Sugar Sabbatical Update

Friday was D-Day for me… no more added sugar into my diet.  No more Tim Horton’s Triple Triples (yum!), no more Frosted Flakes, no more mindless snacking on empty calorie stuff.  Add in an epic snowstorm, horrific traffic, and a baby who is sick as well as in the process of having four teeth come in and how did I do?


No kidding.  Now I won’t lie to you and tell you that I didn’t want those donuts and cupcakes brought into the office on Friday.  I won’t kid you about super craving a fudge round to the point where I could taste it.   The only slip up I had (and it wasn’t even truly a slip up – it was a conscious choice) was to have a half dollar sized chocolate chip pancake at a brunch I held for our family on Sunday.  I’ve modified the way I’m eating and am gradually starting to feel better.  I don’t feel as sluggish, run down, or just bleh.  I notice I’ve also stopped craving sweet stuff.

I remember when I was trying to get my insulin resistance under control before Squish was born I read ‘The Insulin Resistance Diet’.  I implemented the Link & Balance method and lo and behold, conceived Squish.  Well, her conception could have also been from the massive amounts of margaritas I drank at my 31st birthday party (Ocho Ocho Ocho!)  Anyways, I remember that it worked but like everything else that’s worthwhile, it took actual participation on my part.

Link & Balance refers to ‘linking’ or eating protein when you eat any carbs.  Because people with insulin resistance (or hyperinsulinemia) are so affected by large doses of carbs (or sugar) affecting their blood sugar, this is a great way to even out the spikes and valleys.  Pure carbs spike blood sugar leading to increased insulin production.  Then, the increased insulin circulating needs more sugar to neutralize so you crave sweets, bread, and carbs of any kind.  The whole vicious cycle can go on for DAYS.  Ironically, a lot of people with Type II diabetes have too much insulin – their body doesn’t utilize it well or doesn’t have receptors.  Crazy, huh?  That’s why I would eat something sweet and then would want more sweetness or megacarbs later.  Once I broke that cycle – or detoxed – over the weekend, I don’t crave that stuff as much.

 I’m slowly modifying my diet again to incorporate Linking & Balancing.  The ground rules? 

  • Every 15g of carbs has to be balanced with at least 7g of protein. 
  • No more than 30g of carbs to be consumed within a 2 hour window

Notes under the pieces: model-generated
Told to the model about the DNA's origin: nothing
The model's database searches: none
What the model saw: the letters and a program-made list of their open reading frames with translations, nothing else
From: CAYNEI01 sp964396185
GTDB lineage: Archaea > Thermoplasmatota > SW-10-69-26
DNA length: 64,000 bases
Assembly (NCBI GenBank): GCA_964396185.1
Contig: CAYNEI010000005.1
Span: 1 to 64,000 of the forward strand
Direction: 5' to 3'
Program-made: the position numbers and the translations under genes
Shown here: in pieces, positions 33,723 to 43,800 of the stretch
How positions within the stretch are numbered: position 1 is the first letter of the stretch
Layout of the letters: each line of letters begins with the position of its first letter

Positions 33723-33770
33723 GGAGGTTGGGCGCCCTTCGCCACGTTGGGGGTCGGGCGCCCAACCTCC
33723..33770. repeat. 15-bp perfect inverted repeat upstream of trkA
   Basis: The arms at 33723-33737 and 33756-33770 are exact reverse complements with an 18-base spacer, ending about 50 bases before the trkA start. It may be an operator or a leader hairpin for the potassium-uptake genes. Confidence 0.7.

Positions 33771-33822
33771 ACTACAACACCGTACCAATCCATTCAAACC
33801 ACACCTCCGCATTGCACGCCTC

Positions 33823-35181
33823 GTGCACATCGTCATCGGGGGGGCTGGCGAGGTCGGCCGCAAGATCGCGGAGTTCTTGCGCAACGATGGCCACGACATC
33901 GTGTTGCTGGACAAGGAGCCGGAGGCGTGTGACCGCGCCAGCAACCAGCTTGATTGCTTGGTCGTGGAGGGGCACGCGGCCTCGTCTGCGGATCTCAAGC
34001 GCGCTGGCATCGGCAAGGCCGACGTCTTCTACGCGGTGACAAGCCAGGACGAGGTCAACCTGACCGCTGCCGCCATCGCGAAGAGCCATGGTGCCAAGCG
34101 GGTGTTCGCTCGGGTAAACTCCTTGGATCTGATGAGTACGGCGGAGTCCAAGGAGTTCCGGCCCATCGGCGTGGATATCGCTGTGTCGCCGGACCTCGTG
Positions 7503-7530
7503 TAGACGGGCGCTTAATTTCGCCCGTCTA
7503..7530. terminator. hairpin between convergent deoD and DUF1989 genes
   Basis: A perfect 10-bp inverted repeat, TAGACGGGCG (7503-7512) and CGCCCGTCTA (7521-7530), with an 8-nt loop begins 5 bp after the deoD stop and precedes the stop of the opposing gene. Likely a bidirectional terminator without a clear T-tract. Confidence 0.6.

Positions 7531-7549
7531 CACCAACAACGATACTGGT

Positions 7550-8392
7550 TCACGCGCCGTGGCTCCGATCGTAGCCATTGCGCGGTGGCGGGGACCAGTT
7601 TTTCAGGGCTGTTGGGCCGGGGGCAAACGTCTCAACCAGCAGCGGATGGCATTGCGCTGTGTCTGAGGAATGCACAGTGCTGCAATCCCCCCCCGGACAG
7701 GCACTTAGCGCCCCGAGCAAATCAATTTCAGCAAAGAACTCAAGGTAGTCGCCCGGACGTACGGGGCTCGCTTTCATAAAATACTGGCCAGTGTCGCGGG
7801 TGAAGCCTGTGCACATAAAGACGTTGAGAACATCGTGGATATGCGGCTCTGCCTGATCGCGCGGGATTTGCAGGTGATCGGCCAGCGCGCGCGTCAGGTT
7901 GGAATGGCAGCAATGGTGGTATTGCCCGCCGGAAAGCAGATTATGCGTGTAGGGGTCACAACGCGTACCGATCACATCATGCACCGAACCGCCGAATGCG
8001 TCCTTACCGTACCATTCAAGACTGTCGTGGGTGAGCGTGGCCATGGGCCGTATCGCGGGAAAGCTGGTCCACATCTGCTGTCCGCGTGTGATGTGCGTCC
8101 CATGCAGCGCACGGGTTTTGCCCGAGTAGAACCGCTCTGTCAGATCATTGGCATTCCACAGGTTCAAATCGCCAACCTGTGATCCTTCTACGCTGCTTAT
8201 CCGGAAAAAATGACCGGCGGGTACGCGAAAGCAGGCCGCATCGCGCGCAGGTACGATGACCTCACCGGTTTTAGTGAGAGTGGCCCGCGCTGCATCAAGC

• Eat as much protein & veggies as I want
  • Corn and potatoes count as starches, not veggies

Why the 2 hour window, you ask?  Easy.  Your body needs to decide what it’s going to do with the excess glucose / sugar it has from eating the carbs.  Carbs turn to glucose, which is then stored by the body for later use.  That translates into body fat.  Still with me?  It’s learning to lose weight through chemistry.  Our bodies are pretty remarkable machines and I’ve been putting low grade fuel into a high performance machine! 🙂

Examples of my linking & balancing?  Oatmeal this morning + 1 glass of milk.  2 pieces of cheddar cheese + banana for a snack.  A grilled chicken caesar salad with croutons for lunch.   Notice something there?  I’m actually eating a balanced diet that incorporates all the food groups: fruits/ veggies / grains / dairy / protein.  I’m also grudgingly drinking 64 ounces of water a day.  I have one of those big cups with a lid, straw, and handle from when I was in the hospital with Squish and I just fill it up twice a day.  Most of the time I add a single packet of Propel Sports Water to it, too.  1 packet should be for a small water bottle (the standard 16.9 oz), but that’s too sweet for me.  1 packet per 32 ounces is MUCH better.

So there you have it.  No New Year’s Resolution, no ultimatum.  I just got fed up with the way I felt and decided to do something about it.  Check back with me in a month to see how I’m doing!

P.S.  Ben has his doctor’s appointment on Friday to discuss his cholesterol and blood sugar results from his last blood draw.  I have a feeling we may be doing Link & Balance together.


8 Comments (+add yours?)

  1. Sherri
    Feb 10, 2010 @ 15:52:19

    I go off sugar periodically, and I always feel fantastic. I’m actually watching my sugar intake right now, but I haven’t cut it out completely. I finally figured out if I want to lose weight, reducing sugar intake is pretty much mandatory.

    I never think of a piece of bread or a serving of rice as sugar… and that’s pretty much what it is because it’s so close to the glucose when it’s broken down. I’m feeling fabulous and loving it. Next we’ll see about me firing up the Wii three nights a week and doing the EA Sports Active I got for my birthday back in August!

    The Link & Balance sounds smart, just the thing for you.